Hospitals Arent Hotels by Theresa Brown – Article Example
The paper "Hospitals Aren’t Hotels by Theresa Brown" is a worthy example of an article on nursing. The essay aims to address a two-fold objective to wit to select and summarize an editorial from a newspaper on a health care or nursing topic; and (2) to analyze how the editorial addressed the particular issue and how it affects nursing or health care. Analysis of Newspaper Article
Letter to the Editor: Hospitals Aren’t Hotels
To the Editor:
The author has read the editorial article of Theresa Brown entitled “Hospitals Aren’t Hotels” in the opinion pages of the New York Times. Brown reflected on a scenario where a senior surgeon told a resident to never do a pleurodesis procedure without pain medicine as pleurodesis is one of the most painful procedures done by physicians. In the article, Brown (2012) explained that pleurodesis involves abrading the lining of the lungs to stop fluid from collecting there (p. A35). Significantly, Brown proved through personal experience that pleurodesis is still painful even with the administration of pain medication but strongly argue that it was necessary to injure the patient in the controlled, short-term way in order to ease the lungs to breathe and prevent long-term recurrence and further serious complications. In the field of medicine, a number of procedures are done in this way to make the patient feel better.
Brown expressed her worries about how the quality of the hospital’s care are influenced and measured by the patient’s satisfaction. In fact, the Centers for Medicare and Medicaid Services developed the Hospital Consumer Assessment of Healthcare Providers and Systems survey to link Medicare reimbursements and bonuses to the scores reflected on the survey and evaluate behaviors related to the achievement of high quality care such as communication, patient education regarding medications, discharge, and clarity of instructions in the hospital settings – all of which evaluates hospital levels of patients’ satisfaction. The metrics of care developed is problematic as inflicting physical pain and emotional suffering are at times inseparable from the standard care. Brown (2012) identified recent researches, like those of Joshua Fenton and colleagues, which correlated higher satisfaction scores with greater use of hospital services and increased mortality (p. A35). Evaluating hospital care based on the ability to offer positive patient experiences must not be upheld at all times as hospitals are not hotels that only offer comfort but specialized facilities that are often inflicting pain to provide the care needed by the patient and to prevent longer suffering and serious complications.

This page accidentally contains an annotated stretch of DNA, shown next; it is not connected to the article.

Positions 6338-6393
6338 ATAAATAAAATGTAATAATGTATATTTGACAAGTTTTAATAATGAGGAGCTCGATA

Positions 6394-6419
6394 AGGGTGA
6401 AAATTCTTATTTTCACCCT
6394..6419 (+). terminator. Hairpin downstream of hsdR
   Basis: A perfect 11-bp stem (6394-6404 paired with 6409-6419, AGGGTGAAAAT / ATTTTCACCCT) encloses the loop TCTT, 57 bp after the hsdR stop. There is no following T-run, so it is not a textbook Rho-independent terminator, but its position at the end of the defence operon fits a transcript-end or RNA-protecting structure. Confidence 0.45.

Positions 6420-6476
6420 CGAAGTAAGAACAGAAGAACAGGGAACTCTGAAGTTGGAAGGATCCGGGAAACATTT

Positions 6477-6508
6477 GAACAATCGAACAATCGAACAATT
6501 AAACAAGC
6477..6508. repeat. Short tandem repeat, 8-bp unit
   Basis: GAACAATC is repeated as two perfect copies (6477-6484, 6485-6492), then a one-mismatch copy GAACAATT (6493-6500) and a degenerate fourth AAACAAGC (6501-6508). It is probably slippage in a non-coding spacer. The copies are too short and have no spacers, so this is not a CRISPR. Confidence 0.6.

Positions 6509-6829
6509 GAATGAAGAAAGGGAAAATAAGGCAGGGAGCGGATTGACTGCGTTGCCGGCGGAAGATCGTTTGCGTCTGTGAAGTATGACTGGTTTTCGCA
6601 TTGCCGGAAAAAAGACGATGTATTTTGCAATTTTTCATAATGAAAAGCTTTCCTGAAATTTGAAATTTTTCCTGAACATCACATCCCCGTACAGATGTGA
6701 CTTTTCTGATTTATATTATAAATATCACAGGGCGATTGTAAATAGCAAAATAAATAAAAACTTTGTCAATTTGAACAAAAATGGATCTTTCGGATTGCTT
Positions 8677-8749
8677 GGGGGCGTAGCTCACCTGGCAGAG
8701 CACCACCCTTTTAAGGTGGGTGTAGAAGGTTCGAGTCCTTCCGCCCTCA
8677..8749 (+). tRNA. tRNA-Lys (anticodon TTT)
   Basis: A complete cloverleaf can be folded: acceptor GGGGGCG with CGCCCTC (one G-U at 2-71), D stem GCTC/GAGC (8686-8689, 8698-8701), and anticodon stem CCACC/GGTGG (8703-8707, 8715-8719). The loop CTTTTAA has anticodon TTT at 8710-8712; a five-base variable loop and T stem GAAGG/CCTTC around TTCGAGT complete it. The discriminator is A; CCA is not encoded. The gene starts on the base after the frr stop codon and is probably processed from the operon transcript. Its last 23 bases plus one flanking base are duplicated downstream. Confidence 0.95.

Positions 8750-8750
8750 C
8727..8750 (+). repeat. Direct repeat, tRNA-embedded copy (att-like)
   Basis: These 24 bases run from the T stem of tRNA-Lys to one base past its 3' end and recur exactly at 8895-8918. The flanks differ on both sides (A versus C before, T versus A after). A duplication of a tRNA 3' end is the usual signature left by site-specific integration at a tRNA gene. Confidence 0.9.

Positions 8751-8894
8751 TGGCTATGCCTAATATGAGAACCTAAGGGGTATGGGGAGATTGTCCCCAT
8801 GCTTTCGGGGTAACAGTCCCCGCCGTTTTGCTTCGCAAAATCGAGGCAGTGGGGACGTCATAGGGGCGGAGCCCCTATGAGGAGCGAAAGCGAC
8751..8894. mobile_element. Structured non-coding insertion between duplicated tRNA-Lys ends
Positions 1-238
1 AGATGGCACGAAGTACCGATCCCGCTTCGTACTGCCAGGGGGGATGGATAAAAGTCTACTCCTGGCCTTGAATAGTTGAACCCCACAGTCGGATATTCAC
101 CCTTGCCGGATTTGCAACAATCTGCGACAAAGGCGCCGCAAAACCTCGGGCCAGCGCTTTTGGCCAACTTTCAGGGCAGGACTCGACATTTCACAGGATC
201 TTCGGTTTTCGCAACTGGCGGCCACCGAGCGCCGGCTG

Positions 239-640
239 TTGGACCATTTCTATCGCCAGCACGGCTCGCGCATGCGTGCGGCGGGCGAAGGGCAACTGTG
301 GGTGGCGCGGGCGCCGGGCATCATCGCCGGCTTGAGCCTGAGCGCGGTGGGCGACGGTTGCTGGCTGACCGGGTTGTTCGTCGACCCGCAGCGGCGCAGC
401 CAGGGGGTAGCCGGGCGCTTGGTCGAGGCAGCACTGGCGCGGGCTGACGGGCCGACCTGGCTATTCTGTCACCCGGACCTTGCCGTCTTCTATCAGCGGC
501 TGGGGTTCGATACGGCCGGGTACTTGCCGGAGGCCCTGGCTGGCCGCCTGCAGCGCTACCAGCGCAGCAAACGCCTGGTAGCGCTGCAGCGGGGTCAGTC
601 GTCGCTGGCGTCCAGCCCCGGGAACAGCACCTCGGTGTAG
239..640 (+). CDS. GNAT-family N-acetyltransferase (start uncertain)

The editorial addressed the issue through personal experiences, case studies, related research, and effect of the current announcement in the reimbursement process. Brown proved through personal experience that at times, physicians and health care practitioners found conflicting roles between the principles of non-maleficence (to do no harm) and provision of appropriate and standard care. Through case studies of pleurodesis, the author of the editorial page argued that inflicting pain while doing the procedure is unavoidable. Brown also addressed the issue by citing related research about patient satisfaction and increased risks for hospital costs and haram. Lastly, the current provision of the Centers for Medicaid and Medicare Services were upheld to the readers, encouraging readers that patient satisfaction tools should be analyzed deeply prior to the reimbursement process.
The author agrees with the editorial article. There are times when nurses are put in a situation where inflicting pain or harm becomes part of the treatment and when standards of care conflicts with ethical principles and patient’s bill of rights. This is called an ethical dilemma. Cases like this affect nursing care, critical thinking, and the quality of care being provided. The high pressure set by the society regarding minimizing the pain and maximizing patient satisfaction direct conscious-driven nursing care aimed towards the delivery of care that satisfies patient needs and developed nurses who think deeply before making a sound judgment.